There is a full-scale processor war happening right now. It started about a year ago, and the intensity has grown since. AMD and Intel have both made some exciting recent announcements.
We’ll take a look at what is new and how you can benefit from the grueling competition.
Intel has long been the market leader for performance processors. Last year, they faced the first legitimate threat to their throne in over a decade. As one might expect, they have responded to AMD’s new series of processors with several advancements. Within the last year, they offered several new lines that maintain high performance but cost significantly less. Now, they are deep into the release of their 8th generation of Core processors.
While the architecture hasn’t been completely reworked, the newest releases offer noticeable performance enhancements (typically on the order of 20 percent) over the previous generation. The biggest improvements in the 8th generation are in power draw and thermal design power. The latest Coffee Lake units can operate on a substantially lower draw. Most of the new releases this year need only 45W to operate, enabling them to run cooler and in a wider range of devices.
Among the releases are a few standouts. First among them is the i7-8086K. If you’re a long-time hardware enthusiast, you might recognize the numerical extension. It’s a throwback to Intel’s very first processor, the 8086, released 40 years ago. This anniversary processor is a limited edition model that offers 8th-generation improvements on the company’s flagship processor. It clocks a ridiculous 5GHz on the 6-core, 12-thread chip. It still uses the 14 nm architecture of the previous generation, but it will notably outperform the previous intel champion, the i7-8000k\K.
The other big announcement has generated a lot of buzz. Intel has announced a new 28-core processor. The name has not yet been revealed, but we do know that it is a single-socket chip and will utilize 56 threads. We also know that it will maintain a clock speed of 5GHz without overclocking. The behemoth processor is set to release by the end of 2018. We don’t yet know the price point, but considering this single CPU can outperform entire small networks, it isn’t likely to be cheap.
AMD is riding the success of a huge year. They brought complete upheaval to the CPU market last year, and they’re trying to maintain that momentum through 2018. They’ve already announced the bulk of their 2nd generation of Ryzen chips. Across the board, they have announced higher clock speeds, better performance and lower comparative prices over the previous generation. Six different models have been announced so far, and they range from budget chips to high-end PC performance.
Alongside the new Ryzens, AMD is also releasing APUs on their new 12 nm architecture. These APUs will allow moderately high-performance rigs to completely forgo the need for a dedicated graphics cards. For anything but the highest graphics demand, they can slash price points for new hardware.
Still, the biggest announcement thus far has been of the new Threadripper 2. The original Threadripper debuted in 2017 with 16 cores and 32 threads. The latest model, set to release in the third quarter, will have 32 cores and support 64 threads.
To fully make their point, AMD announced the new processor one day after Intel’s announcement of their own 28-core processor. According to AMD, the processor will be able to operate with an air cooler. Clock speeds and pricing will be announced later this year.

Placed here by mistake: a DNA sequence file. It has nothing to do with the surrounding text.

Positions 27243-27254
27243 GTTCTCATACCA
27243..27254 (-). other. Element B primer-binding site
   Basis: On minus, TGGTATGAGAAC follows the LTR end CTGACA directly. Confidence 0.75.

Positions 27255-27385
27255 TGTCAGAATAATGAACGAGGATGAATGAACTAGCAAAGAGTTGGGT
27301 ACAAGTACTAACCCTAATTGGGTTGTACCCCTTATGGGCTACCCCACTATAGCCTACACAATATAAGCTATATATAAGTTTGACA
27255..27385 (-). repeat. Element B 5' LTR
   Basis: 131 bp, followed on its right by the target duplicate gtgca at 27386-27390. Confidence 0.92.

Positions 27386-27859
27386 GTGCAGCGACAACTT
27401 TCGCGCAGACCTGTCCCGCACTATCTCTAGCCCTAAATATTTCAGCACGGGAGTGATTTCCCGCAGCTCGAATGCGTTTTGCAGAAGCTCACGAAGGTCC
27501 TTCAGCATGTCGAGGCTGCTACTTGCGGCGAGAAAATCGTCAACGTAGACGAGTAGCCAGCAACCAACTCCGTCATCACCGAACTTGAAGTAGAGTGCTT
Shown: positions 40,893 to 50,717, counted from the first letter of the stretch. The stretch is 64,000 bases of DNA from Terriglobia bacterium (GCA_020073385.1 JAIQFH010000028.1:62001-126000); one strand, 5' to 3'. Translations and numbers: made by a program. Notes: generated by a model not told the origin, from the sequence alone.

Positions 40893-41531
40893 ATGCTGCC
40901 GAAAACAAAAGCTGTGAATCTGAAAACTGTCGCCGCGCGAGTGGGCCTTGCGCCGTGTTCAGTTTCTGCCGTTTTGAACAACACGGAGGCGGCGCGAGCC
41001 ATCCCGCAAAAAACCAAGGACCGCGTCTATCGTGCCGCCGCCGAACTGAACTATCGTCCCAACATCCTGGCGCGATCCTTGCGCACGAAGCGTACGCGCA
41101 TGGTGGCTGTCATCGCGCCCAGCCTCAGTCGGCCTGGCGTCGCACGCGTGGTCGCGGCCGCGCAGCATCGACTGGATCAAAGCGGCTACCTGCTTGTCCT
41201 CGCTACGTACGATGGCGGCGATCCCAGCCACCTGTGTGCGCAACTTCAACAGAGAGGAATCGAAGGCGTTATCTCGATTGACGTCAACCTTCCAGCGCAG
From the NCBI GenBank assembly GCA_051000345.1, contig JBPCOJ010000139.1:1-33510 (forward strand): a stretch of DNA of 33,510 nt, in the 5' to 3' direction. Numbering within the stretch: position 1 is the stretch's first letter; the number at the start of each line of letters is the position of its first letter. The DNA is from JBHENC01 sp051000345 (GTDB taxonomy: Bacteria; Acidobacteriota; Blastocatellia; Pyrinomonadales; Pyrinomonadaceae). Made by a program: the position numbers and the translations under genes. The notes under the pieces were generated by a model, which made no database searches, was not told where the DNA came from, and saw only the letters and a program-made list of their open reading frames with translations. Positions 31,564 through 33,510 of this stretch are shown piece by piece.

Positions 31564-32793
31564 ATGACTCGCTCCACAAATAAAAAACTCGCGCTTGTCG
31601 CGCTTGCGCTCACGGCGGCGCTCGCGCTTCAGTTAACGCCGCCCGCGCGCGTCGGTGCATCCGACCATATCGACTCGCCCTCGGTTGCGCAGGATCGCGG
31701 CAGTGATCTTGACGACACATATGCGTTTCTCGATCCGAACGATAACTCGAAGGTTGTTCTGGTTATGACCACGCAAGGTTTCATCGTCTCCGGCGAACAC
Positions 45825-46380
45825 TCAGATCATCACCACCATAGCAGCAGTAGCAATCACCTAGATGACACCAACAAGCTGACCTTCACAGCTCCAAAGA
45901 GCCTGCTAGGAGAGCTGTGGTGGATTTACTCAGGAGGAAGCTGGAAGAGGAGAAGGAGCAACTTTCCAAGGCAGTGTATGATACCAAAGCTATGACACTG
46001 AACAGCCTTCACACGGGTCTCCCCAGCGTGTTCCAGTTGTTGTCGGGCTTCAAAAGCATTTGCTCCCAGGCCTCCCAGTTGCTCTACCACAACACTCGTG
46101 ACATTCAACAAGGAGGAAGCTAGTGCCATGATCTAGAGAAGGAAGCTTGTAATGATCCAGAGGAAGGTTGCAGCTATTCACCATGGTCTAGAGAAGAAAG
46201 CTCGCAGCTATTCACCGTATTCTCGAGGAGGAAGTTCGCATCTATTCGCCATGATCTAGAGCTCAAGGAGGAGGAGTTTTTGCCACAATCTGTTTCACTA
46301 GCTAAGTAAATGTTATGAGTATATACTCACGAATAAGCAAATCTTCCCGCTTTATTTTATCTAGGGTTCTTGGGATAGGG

You can see quite plainly that these two companies are both ready to go to war. Anyone purchasing hardware already began to see benefits last year. The cost-per-power of processors dropped precipitously.
As the war grows hotter, that price ratio continues to plummet. The next two to three years may prove to be one of the best times in the near future to upgrade systems and invest in processing power. If you’ve had budget concerns or hesitation with regards to investing in big data, you now have a golden opportunity.
AMD has already announced that they will release 7 nm chips by the end of 2020. You can expect Intel to match those announcements. The best part of this war is that you can benefit even if you don’t intend to purchase hardware. Cloud computing and offsite resources should be able to offer more power for less money as these new lines of processors replace older models. We don’t know who will ultimately lose this war of the processors, but the winners will most certainly be the consumers.
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About the Author: Jeff Poirior
Jeff brings 25 years of telecommunications and information technology management experience in voice and data networking, server support, and telephony and security; with a significant emphasis on customer service. Prior to joining Valicom, he was chief of the infrastructure support section for the Wisconsin Department of Transportation. Jeff was the vice president of operations for CC&N, overseeing telecommunications, help desk, data and desk side support services. Prior to that, he served as the associate director of technical resources for Covance, responsible for managing systems and network operations supporting 1700 users in Wisconsin and Virginia. He has also led data center operations at Magnetek Electric, supporting mainframe systems, client/server applications, telephony systems, and computer-aided design. Jeff holds a bachelor’s degree in business administration from Cardinal Stritch University and a master’s degree in business administration from University of Phoenix. In addition, Jeff is a past board member of the Wisconsin Telecommunication Association.